Photography is irrefutable proof of its existence. The supermassive black hole, Sagittarius A*, already has a face
An international team of researchers has captured the first historic image of Sagittarius A*, the supermassive black hole at the center of the Milky Way.
This result constitutes overwhelming evidence that the object is indeed a black hole and provides valuable clues about the workings of these giants, which are believed to reside at the center of most galaxies.
The image was taken by a global research team, the Event Horizon Telescope (EHT) Collaboration, using observations with a worldwide network of radio telescopes, which function as a virtual Earth-sized telescope.
The results of the EHT team are released today, Thursday, May 12, in a special edition of The Astrophysical Journal Letters.
About Sagittarius A*: Its mass is equivalent to about four million suns, in a very small volume. Its diameter is about 23.5 million km. That’s tiny talking about cosmic objects of this mass. Consider that the Milky Way itself is 100,000 light-years wide and 1,000 light-years thick. It is located according to the latest estimates, specifically 25,640 light-years from the Solar System.
An Earth-sized telescope
While we can’t see the black hole itself because it’s completely dark, the glowing gas around it reveals a telltale signature: a dark central region (called a “shadow”) surrounded by a glowing ring-shaped structure. The new view captures light deflected by the black hole’s powerful gravity, which is four million times more massive than our Sun.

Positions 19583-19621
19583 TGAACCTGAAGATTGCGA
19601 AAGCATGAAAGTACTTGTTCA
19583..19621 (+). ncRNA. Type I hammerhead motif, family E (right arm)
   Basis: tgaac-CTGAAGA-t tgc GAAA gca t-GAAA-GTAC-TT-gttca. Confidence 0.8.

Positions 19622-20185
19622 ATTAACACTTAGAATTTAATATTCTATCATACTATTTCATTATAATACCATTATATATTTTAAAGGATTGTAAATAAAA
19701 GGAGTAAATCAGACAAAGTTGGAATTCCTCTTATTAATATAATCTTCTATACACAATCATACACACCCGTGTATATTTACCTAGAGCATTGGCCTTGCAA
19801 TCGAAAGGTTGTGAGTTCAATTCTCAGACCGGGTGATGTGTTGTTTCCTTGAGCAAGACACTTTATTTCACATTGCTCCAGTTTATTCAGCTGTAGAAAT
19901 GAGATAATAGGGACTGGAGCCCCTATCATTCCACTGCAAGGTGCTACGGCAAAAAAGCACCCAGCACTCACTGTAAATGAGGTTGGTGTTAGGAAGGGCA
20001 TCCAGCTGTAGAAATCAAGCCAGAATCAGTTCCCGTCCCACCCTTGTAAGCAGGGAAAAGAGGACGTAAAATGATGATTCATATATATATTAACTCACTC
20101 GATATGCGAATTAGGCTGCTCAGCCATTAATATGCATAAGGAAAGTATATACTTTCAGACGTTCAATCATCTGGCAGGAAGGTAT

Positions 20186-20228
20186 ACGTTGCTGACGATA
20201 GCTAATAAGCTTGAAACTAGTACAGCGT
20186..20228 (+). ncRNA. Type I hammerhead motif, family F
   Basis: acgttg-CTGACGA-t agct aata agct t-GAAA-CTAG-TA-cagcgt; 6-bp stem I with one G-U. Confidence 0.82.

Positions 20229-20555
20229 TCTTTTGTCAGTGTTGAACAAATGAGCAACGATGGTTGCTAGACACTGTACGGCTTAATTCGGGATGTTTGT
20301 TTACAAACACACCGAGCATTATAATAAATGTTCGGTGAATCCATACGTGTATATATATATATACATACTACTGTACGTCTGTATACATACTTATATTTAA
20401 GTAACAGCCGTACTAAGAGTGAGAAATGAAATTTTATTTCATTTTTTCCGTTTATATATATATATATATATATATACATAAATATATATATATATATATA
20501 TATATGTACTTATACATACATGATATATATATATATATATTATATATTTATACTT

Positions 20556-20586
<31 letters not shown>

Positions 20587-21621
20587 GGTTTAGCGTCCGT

«We were surprised at how well the ring size matched with the forecasts of Einstein’s General Theory of Relativity said Geoffrey Bower, EHT project scientist, Institute of Astronomy and Astrophysics, Academia Sinica, Taipei.
“These unprecedented observations have greatly improved our understanding of what is happening at the center of our galaxy and offer new insights into how these giant black holes interact with their surroundings.” The EHT team’s results are published today in a special edition of The Astrophysical Journal Letters. .
As the black hole is about 27,000 light-years from Earth, it appears to us to be about the same size in the sky as a donut on the Moon. To get an image, the team created the powerful EHT, which joined eight existing radio observatories around the planet to form a single “Earth-sized” virtual telescope.
The EHT observed Sgr A* over several nights, collecting data for many hours at a time, similar to using a long exposure time on a camera.
The effort was made possible by the ingenuity of more than 300 researchers from 80 institutes around the world that together make up the EHT Collaboration. In addition to developing complex tools to overcome the challenges of Sgr A* imaging, the team worked rigorously for five years, using supercomputers to combine and analyze their data, while compiling an unprecedented library of simulated black holes to compare with observations.